Manhattan’s Lower East Side: Underground Trolley Reclamation for Park

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Much as New York City’s High Line, using principles from ecological urbanism, transformed an old freight line into an urban greenway, the proposed conversion of the six-decades-disused trolley terminal on the Lower East Side into a park called Delancey Underground, will inevitably be known as the Low Line.

Rendering of the Delancey Underground “Low Line” from RAAD Studios

Delancey Underground Park: Plan Utilizes Subterranean Photosynthesis

Adapted From New York Magazine by Justin Davidson

Land for parks is so scarce in Manhattan that the city’s most generous new green space, the High Line, occupies an elevated railway. Now three urbanist ­entrepreneurs—James Ramsey, a satellite engineer turned architect; Dan Barasch, an executive at the social innovation network PopTech; and the pedigreed money manager R. Boykin Curry IV—hope to mine roughly two acres of green space under the city streets.

Much as Joshua David and Robert Hammond transformed an old freight line into an attractive strip of greenery, this trio wants to convert the vast and dank trolley terminal that has sat disused on the Lower East Side for six decades into a park that they are calling Delancey Underground but will inevitably be known as the Low Line.

The Low Line, Delancey Street Underground

Located in the Lower East Side, a neighborhood with a long history of ethnic and class diversity, the Lowline would provide 1.5 acres of green space within one of the three densest neighborhoods in New York City. Image from RAAS Studio.

“Technology enables us to create an appealing green space in an underserved neighborhood,” says Ramsey. The key, he says, is the “remote skylight,” a system that channels sunlight along fiber-optic cables, filtering out harmful ultraviolet and infrared light but keeping the wavelengths used in photosynthesis. “We’re channeling sunlight the way they did in ancient Egyptian tombs, but in a supermodern way.” Ramsey envisions a stand of dozens of lamppostlike solar collectors on the Delancey Street median, feeding a system of fixtures down below.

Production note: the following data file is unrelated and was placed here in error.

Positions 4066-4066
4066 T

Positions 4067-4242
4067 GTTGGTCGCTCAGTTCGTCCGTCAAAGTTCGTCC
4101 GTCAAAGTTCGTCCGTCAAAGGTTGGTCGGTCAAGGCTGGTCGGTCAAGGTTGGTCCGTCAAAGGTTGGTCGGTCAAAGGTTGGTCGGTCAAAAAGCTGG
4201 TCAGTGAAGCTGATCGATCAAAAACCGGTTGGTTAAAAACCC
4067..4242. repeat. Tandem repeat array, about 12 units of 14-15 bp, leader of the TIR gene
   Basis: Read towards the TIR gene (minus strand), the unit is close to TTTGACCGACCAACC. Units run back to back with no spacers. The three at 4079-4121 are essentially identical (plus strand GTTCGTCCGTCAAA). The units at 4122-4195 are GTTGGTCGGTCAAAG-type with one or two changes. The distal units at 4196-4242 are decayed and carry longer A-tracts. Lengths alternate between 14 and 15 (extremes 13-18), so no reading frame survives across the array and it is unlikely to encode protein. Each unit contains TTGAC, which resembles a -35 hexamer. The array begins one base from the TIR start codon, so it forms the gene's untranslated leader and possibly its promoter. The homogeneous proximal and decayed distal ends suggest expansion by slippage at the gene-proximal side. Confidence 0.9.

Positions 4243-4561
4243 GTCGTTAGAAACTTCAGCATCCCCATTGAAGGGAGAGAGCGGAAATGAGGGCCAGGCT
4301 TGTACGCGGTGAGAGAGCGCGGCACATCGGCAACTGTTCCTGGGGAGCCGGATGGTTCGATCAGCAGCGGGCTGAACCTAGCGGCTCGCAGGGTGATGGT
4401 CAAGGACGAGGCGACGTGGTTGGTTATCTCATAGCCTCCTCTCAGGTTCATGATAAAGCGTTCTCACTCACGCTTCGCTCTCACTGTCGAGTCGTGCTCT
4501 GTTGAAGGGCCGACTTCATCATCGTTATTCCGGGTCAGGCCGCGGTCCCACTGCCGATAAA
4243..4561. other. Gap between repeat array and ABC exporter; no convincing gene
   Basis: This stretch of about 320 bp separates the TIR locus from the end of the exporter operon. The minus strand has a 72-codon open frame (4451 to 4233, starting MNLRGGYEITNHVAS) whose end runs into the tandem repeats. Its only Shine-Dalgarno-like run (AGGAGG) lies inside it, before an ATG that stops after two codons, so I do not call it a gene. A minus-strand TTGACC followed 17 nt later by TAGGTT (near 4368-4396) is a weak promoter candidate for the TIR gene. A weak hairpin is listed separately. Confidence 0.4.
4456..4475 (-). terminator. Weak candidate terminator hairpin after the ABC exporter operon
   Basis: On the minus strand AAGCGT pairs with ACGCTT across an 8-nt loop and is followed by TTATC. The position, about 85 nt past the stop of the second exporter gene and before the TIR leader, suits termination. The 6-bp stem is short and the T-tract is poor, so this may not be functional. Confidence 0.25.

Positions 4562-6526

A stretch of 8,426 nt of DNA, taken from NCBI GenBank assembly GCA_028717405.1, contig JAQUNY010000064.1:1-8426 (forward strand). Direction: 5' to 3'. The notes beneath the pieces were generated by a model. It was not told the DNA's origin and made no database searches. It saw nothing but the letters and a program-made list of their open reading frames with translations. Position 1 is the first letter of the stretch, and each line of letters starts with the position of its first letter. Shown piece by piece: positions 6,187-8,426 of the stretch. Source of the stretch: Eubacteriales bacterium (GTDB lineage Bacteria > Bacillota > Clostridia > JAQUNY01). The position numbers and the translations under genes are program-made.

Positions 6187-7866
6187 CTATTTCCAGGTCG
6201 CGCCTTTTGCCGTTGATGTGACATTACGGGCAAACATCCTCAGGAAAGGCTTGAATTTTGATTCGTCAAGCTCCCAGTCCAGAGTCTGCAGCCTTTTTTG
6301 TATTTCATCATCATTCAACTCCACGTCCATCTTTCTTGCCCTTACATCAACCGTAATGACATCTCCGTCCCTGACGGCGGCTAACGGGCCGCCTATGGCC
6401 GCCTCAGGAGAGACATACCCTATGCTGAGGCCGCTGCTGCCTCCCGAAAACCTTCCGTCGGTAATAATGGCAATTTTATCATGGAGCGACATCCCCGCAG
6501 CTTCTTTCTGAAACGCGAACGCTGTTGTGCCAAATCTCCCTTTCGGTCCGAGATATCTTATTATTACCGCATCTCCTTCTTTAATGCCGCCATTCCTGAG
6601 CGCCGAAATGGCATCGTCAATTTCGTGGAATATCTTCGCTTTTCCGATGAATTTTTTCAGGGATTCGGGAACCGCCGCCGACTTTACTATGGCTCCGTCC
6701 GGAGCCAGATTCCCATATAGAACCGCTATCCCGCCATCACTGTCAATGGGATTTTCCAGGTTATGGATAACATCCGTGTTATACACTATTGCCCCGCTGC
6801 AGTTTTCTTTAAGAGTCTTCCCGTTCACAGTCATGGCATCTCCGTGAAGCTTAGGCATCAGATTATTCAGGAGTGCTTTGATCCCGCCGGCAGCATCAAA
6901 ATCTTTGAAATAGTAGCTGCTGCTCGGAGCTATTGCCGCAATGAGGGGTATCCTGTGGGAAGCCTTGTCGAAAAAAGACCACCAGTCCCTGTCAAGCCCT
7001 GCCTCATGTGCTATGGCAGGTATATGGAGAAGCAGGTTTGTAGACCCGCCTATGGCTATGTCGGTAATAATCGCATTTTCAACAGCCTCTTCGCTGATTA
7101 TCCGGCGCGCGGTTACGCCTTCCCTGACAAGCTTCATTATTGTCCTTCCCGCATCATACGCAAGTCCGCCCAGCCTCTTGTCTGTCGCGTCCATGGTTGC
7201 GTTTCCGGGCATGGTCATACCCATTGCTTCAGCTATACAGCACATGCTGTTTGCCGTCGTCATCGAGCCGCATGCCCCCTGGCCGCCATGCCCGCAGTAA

Trolley terminal today – from New York Magazine-Danny Fuchs

The MTA controls the terminal, where trolleys plying the Williamsburg Bridge looped back toward Brooklyn; Ramsey says the agency has been willing to listen to his pitch, though it won’t contribute any funds. The next task is to sell the neighborhood on a park with walls and a ceiling supported by I beams.

While initially only envisioned as a public park by its creators, the space could be used for other purposes, considering it sits next to the undeveloped lots in the Seward Park Urban Renewal Area (SPURA). Questions about maintenance and security of the site gave way to discussions about how it could best serve the surrounding area, with the eventual development of SPURA set to bring in hundreds of new residents. For instance, the space could instead be used for underground parking for the neighborhood, offered committee member Damaris Reyes, who wanted to make sure it “won’t just become another tourist attraction.” Others wondered how such a lofty, technologically advanced project would be funded.

Numerous questions still need to be answered regarding the cost and feasibility of the project, the committee noted however that no funds from the subsidies set aside for SPURA would be used for it.

The High Line

The High Line is located on Manhattan’s West Side on a 1.45-mile section of the former elevated freight railroad spur called the West Side Line, redesigned and planted as an aerial greenway. It runs from Gansevoort Street in the Meatpacking District to West 34th Street, between 10th & 11th Avenues. Section 1 of the High Line, which opened to the public on June 9, 2009, runs through from Gansevoort Street to West 20th Street. Section 2, through the neighborhood of Chelsea between West 20th and West 30th Streets, opened June 8, 2011.

In 1999, neighborhood residents Robert Hammond and Joshua David created the community group Friends of the High Line to push the idea of turning the High Line into an elevated park or greenway, similar to the Promenade Plantée (2.9 mile tree-lined walkway built on the old Vincennes Railway) in Paris. The project later obtained financing and backing from prominent figures. The park was designed by the James Corner’s New York-based landscape architecture firm Field Operations and architects Diller Scofidio + Renfro, with planting design from Piet Oudolf of the Netherlands and engineering design by Buro Happold.

File:High Line 20th Street looking uptown photomontage.jpg
The High Line in Manhattan (2010), New York City at West 20th Street, looking uptown (north) at the unreconstructed portion. Photo By Beyond My Ken

The recycling of the railway into an urban park has spurred real estate development in the neighborhoods that lie along the line. The High Line has helped usher in something of a renaissance in the neighborhood: by 2009, more than 30 projects were planned or under construction nearby. It has also fostered a stronger sense of community for area residents, giving them a place to walk through, a landscaped parkway leading neighborhoods, nightlife,work and school. It provides a compelling example of urban reinvention for cities across the world.

Falcone Flyover. Adjacent buildings between West 25th and West 26th Streets create a microclimate that once cultivated a dense grove of tall shrubs and trees. Now, a metal walkway rises eight feet above the High Line, allowing groundcover plants to blanket the undulating terrain below, and carrying visitors upward into a canopy of sumac and magnolia trees. This is the aerial evening view at West 26th Street, looking South. ©Iwan Baan, 2011

 

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